Michael’s Mission: Revealing the Essential Secrets of Human Nature
Twelve lectures given at Dornach, Switzerland between 21 November and 15 December 1919
Speaking in the aftermath of the Great War, Rudolf Steiner presents a series of extraordinary lectures on the power and mission of the Archangel Michael. He paints on a broad canvas—in the context of cosmic and human evolution—revealing Michael’s tasks in the past, present and future. Originally the countenance of Yahweh, Michael has metamorphosed from a ‘night spirit’ to a ‘day spirit’. As ‘the Countenance of Christ’, Michael helps us find a balance between ‘luciferic’ and ‘ahrimanic’ tendencies. The old ‘dualism’ (such as good versus evil), says Steiner, needs to be replaced by the trinity of Lucifer-Christ-Ahriman. Filling our heart with the Christ Impulse creates an equilibrium between the luciferic influence that imbues our head and the ahrimanic influence at work in our limbs.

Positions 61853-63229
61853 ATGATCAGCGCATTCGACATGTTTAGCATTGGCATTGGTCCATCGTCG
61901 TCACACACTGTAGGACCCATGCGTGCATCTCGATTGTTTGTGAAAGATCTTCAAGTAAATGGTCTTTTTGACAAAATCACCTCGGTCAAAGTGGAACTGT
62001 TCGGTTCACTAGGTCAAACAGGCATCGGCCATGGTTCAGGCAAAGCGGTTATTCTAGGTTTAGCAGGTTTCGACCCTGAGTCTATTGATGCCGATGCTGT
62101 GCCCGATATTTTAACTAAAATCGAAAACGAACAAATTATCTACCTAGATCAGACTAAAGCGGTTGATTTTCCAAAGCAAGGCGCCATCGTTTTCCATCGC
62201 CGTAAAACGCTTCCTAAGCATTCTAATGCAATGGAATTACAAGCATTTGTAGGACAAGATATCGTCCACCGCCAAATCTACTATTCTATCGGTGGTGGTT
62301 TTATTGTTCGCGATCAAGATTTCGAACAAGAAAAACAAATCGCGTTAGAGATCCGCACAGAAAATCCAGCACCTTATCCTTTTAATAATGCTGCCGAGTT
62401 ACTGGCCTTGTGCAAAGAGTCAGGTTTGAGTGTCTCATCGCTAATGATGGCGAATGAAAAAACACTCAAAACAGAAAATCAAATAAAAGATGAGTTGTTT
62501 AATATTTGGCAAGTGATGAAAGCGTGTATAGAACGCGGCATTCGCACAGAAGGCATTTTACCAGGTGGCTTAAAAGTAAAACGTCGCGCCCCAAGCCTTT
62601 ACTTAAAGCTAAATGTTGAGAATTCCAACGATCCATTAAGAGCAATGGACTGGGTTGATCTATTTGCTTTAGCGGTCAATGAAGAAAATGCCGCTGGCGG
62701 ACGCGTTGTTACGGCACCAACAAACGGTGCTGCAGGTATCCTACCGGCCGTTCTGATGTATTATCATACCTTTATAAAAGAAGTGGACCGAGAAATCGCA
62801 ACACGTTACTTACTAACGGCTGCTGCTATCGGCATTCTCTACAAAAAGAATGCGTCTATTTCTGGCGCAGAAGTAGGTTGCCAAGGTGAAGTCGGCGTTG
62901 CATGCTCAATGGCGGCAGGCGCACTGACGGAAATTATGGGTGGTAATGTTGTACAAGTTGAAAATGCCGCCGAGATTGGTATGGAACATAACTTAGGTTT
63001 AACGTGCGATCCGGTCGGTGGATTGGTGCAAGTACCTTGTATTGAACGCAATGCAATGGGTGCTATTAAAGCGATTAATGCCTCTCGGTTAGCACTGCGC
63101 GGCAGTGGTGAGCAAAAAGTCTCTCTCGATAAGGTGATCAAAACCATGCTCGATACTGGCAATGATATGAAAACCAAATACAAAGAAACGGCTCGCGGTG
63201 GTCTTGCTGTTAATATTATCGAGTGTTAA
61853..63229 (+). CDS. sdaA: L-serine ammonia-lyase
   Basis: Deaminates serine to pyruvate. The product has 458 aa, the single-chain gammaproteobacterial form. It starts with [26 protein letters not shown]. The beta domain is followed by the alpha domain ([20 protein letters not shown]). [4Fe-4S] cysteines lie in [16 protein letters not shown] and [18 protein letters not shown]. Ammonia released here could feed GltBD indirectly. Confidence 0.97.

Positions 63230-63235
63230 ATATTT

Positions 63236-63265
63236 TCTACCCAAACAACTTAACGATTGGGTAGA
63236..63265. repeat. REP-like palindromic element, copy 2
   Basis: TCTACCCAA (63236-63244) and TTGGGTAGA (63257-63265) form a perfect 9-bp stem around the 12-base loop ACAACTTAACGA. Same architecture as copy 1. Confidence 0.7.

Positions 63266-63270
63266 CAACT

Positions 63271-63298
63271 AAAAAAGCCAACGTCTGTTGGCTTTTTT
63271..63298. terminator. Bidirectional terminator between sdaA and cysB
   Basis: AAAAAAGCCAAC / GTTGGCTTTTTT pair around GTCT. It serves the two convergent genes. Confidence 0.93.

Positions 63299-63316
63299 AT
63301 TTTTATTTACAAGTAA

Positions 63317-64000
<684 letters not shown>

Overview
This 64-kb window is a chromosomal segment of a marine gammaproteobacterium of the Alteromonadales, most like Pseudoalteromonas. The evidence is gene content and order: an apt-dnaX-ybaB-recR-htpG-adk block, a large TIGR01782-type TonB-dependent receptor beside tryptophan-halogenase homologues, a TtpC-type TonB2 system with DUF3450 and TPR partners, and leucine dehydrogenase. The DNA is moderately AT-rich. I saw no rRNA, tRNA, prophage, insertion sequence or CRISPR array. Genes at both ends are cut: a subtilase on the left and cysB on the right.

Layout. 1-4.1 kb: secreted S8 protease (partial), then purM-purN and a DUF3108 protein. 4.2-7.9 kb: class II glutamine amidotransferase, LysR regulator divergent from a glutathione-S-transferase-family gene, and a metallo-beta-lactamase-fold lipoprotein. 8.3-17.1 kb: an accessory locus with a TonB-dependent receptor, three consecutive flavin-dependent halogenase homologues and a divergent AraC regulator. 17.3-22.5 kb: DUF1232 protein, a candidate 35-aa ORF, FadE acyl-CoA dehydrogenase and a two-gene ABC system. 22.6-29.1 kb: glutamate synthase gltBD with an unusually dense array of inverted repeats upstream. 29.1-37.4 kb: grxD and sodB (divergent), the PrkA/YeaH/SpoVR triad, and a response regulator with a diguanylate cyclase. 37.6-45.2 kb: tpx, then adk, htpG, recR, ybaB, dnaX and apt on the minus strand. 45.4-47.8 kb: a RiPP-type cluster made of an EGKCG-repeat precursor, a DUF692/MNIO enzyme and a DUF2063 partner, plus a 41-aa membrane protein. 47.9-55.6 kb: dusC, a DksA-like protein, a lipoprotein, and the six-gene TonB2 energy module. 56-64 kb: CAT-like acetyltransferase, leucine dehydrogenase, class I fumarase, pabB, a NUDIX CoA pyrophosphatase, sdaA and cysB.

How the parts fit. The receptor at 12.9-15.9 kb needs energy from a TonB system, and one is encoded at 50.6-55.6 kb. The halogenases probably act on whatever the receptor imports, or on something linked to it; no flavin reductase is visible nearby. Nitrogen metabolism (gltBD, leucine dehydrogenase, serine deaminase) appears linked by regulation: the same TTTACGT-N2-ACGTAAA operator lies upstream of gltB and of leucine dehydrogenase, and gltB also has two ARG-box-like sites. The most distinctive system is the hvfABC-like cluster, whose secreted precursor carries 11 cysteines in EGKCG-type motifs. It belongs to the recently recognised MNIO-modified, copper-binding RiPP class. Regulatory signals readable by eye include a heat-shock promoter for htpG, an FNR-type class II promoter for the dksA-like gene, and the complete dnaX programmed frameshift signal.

Rudolf Steiner describes how humanity faces three dangers in the social sphere: spiritual life could flow into the ‘pit of mendacity’ ruled by Ahriman, individual rights might descend into the ‘pit of selfishness’ (Lucifer), and economics into cultural sickness and death (Asuras). In order to prevent European-American culture from perishing, it will be necessary to turn towards contemporary ‘threefold’ social ideas.
Steiner also speaks about the principle of metamorphosis in connection with evolution and devolution, as evident in the design of the pillars in the newly-built Goctheanum. Architectural styles are an expression of human evolution, as can he seen in Greek temples, gothic Cathedrals, the Grail temple and the building at Dornach. Amidst many other themes, Rudolf Steiner addresses the problem of natural necessity and freedom, and the abolition of the trichotomy of body, soul and spirit at the Council of Constantinople in AD 869.
Translated by Johanna Collis. Includes 10 colour plates of black board drawings by Steiner.
Michael’s Mission, Rudolf Steiner, Rudolf Steiner Press, 2015
Paperback. Octavo. New. 260 pp.